I see that night and the following five as pivotal events in the course of your country’s history.

I see the righteous frustration and outrage of the Stonewall protesters as well as their courage, defiance, and determination.

I see those same qualities reflected in all of you today.

I salute each of you for your courage in living your true, authentic selves.

I see the social, political, economic, and religious forces arrayed against you.

I see how these forces, with their boots on your necks, tell you to deny your truths, to go back in the closet, to neither celebrate nor take pride in your queerness.
I see them trying to deny, erase, downplay, and eradicate your existence.

I see this and I am in awe of the courage on display in the queer community.

The courage to live openly as your true selves, in spite of the forces against you.

I see this and more.

I see the suffering imposed upon the transgender community.

I am angered.

I see the continued resistance to improving the quality of life for all under the queer umbrella, not just in the United States, but across the world, in places like Brunei, Chechnya, and the Philippines.

I am angered.

I see the attempts by self-professed gatekeepers in your community to bar entry by those deemed “not or insufficiently queer”.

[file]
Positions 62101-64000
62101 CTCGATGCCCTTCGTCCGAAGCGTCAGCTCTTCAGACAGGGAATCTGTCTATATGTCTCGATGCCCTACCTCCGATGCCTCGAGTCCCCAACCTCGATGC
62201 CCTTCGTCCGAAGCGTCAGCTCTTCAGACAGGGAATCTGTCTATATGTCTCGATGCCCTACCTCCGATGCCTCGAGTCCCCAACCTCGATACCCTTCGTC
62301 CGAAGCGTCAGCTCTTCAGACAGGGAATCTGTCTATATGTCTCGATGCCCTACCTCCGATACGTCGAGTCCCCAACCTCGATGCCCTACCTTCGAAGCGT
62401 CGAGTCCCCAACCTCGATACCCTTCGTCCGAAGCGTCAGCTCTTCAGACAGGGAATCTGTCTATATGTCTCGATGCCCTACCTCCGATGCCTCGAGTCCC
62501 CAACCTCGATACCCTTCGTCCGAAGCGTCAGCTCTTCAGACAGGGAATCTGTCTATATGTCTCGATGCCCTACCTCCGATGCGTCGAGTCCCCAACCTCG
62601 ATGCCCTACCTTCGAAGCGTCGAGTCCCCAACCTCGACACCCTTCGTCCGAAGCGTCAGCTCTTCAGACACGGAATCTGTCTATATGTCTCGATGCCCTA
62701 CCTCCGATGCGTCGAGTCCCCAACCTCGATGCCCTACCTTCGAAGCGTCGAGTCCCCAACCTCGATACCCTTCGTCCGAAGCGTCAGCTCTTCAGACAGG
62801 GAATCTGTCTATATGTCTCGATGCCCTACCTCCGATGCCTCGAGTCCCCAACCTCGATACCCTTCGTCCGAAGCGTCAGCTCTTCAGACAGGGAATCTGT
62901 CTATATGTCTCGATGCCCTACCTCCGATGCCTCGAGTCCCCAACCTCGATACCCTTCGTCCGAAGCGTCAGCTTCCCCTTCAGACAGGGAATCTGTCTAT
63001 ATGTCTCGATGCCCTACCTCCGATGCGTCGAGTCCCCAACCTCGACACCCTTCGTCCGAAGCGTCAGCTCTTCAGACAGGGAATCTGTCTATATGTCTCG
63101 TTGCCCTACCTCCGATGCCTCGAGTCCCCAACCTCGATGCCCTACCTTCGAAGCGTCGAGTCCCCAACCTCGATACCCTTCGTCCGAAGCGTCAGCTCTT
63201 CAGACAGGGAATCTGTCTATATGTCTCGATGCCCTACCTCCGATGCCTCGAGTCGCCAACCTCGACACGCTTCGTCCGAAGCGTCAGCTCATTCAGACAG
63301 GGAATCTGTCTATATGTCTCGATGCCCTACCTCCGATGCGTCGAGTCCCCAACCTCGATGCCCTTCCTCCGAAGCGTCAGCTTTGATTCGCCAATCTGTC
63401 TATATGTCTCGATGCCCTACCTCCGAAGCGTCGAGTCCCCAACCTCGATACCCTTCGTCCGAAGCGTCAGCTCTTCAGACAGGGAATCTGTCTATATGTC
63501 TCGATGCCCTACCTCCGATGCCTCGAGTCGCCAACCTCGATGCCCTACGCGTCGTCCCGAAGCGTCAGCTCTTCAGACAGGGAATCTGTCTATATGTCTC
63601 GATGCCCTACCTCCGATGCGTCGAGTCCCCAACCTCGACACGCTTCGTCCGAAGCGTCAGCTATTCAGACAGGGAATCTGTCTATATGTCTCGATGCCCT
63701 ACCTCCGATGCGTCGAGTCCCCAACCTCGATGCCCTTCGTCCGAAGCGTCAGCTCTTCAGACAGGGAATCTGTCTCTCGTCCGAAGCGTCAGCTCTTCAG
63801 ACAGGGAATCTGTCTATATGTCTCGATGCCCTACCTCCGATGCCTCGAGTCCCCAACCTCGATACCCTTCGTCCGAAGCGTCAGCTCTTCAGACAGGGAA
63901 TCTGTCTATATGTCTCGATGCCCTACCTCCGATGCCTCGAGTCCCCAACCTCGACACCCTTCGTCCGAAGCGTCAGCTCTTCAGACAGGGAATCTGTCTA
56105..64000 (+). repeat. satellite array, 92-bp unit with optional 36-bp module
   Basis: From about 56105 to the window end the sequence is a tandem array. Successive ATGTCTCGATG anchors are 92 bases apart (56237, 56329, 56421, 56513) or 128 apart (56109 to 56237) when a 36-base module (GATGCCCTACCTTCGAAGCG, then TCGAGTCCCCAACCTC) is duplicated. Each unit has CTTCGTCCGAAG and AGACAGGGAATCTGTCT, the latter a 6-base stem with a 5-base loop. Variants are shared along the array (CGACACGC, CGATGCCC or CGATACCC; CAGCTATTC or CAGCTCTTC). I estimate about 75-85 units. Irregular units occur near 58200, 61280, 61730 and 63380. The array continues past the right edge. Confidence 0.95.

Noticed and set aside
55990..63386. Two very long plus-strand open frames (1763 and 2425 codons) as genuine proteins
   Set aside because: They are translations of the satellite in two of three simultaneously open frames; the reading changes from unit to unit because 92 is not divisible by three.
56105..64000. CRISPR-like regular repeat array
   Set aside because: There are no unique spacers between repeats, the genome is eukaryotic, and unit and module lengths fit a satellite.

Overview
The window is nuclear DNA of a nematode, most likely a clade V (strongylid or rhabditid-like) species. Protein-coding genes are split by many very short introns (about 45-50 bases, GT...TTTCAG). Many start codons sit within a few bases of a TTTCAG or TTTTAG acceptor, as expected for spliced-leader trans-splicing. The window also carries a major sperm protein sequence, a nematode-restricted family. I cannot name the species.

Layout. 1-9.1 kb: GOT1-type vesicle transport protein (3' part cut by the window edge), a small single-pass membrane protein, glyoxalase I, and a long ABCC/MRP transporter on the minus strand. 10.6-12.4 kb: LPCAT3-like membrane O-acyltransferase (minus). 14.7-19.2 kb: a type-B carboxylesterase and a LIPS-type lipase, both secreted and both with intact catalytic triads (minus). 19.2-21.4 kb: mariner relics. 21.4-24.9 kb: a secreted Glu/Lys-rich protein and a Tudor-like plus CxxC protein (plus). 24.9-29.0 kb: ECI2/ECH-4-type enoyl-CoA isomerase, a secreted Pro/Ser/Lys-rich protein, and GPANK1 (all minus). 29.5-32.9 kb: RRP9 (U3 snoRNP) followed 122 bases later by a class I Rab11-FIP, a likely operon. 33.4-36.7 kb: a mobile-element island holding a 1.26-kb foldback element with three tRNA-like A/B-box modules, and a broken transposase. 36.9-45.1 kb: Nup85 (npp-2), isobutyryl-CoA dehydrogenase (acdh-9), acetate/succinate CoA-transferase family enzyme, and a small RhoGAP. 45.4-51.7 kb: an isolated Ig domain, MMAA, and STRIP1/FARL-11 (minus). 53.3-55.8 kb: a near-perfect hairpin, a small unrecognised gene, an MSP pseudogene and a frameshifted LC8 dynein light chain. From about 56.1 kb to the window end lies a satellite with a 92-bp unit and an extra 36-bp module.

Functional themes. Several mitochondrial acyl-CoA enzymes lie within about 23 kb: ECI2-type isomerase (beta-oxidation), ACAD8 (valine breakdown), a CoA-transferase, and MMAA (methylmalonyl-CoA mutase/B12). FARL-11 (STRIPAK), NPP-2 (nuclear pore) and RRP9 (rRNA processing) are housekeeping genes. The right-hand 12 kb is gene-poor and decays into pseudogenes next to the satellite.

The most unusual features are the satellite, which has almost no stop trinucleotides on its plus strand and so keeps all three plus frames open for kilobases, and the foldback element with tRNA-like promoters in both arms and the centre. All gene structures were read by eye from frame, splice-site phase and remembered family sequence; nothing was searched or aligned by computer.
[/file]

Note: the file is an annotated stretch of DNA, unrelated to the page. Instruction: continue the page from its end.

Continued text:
I am angered and saddened.

I see the preachers.
I see the pastors.
I see the priests.
I see those claiming a connection to the spiritual world using that connection to justify their morally repellent beliefs.

I see the achievements made by the movement for queer rights, as well as the setbacks. I know the fight is far from over.
I know many have died along the way, from those hundreds of thousands taken by AIDS to those youth who saw suicide as their only way to be free from the pain externally imposed upon them to the ongoing epidemic of transgender women of color being brutalized and murdered.

I see you.
I see your lives.
I see your hope.
I see your perseverance.
I see your courage.
I see your love. 

Most of all, I see you.

You are here.
You are queer.
You are perfect just as you are.
You. Matter.”

–Princess Diana, Ambassador of Themiscyra

It sure looks like Wonder Woman supports Pride